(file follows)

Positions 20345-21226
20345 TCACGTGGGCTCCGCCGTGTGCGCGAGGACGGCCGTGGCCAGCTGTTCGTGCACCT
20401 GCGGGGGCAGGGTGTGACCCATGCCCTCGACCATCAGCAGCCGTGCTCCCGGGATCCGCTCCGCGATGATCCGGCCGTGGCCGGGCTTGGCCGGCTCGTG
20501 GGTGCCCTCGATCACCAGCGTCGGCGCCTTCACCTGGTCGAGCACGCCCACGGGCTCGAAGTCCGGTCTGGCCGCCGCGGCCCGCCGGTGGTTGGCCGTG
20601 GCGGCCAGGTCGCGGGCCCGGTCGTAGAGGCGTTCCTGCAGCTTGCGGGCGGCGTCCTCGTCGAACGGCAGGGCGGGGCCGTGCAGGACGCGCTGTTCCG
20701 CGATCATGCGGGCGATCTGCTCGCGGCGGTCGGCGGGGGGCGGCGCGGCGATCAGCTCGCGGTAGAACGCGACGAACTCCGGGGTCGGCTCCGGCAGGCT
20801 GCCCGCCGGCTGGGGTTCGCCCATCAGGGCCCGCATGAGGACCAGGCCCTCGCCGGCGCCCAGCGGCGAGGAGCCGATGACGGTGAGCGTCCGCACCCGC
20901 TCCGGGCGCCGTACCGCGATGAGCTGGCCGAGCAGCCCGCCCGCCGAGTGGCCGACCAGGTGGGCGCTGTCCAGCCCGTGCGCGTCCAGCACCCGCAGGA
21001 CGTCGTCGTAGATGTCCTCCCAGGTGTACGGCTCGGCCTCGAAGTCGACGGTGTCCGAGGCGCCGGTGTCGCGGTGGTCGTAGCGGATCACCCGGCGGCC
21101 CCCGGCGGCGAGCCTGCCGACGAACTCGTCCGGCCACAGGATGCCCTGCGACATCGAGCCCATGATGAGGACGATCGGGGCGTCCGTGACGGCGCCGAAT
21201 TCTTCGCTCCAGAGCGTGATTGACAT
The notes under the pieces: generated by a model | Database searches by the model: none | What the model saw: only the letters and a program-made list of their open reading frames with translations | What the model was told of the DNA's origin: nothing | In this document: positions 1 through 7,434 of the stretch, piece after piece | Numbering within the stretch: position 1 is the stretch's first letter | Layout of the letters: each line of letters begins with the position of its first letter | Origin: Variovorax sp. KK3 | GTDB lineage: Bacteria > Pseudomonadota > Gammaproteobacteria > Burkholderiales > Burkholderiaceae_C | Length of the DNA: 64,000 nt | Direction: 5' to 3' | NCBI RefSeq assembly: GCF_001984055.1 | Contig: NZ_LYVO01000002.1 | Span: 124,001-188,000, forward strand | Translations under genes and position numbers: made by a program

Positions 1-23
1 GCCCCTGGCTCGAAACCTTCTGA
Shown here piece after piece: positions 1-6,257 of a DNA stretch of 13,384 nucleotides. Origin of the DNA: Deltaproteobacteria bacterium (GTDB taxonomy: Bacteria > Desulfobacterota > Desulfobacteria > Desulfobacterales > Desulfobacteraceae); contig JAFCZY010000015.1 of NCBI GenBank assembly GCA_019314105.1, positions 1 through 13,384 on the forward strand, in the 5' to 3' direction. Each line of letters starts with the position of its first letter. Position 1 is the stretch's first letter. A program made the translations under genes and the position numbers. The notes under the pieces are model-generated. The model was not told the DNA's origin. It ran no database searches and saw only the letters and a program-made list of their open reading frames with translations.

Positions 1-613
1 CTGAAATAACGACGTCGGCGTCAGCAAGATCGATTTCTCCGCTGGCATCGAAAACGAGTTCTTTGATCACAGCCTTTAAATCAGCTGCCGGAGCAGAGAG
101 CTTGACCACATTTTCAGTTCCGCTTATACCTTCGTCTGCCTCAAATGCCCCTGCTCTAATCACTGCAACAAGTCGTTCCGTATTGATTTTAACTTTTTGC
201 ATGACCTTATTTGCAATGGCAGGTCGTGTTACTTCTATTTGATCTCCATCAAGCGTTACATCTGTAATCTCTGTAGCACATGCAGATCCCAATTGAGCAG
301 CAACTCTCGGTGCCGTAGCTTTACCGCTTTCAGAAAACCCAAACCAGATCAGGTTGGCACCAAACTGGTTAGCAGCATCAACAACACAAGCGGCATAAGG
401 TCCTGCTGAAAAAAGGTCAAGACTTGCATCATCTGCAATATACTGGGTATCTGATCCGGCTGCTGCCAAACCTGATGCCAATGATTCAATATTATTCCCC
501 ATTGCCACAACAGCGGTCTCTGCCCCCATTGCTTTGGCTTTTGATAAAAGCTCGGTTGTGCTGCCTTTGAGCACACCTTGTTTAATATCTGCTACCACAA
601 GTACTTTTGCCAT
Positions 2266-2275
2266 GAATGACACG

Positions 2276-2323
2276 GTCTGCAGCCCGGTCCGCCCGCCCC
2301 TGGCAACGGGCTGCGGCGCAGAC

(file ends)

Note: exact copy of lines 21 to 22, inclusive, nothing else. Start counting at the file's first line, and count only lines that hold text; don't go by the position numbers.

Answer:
401 TCCTGCTGAAAAAAGGTCAAGACTTGCATCATCTGCAATATACTGGGTATCTGATCCGGCTGCTGCCAAACCTGATGCCAATGATTCAATATTATTCCCC
501 ATTGCCACAACAGCGGTCTCTGCCCCCATTGCTTTGGCTTTTGATAAAAGCTCGGTTGTGCTGCCTTTGAGCACACCTTGTTTAATATCTGCTACCACAA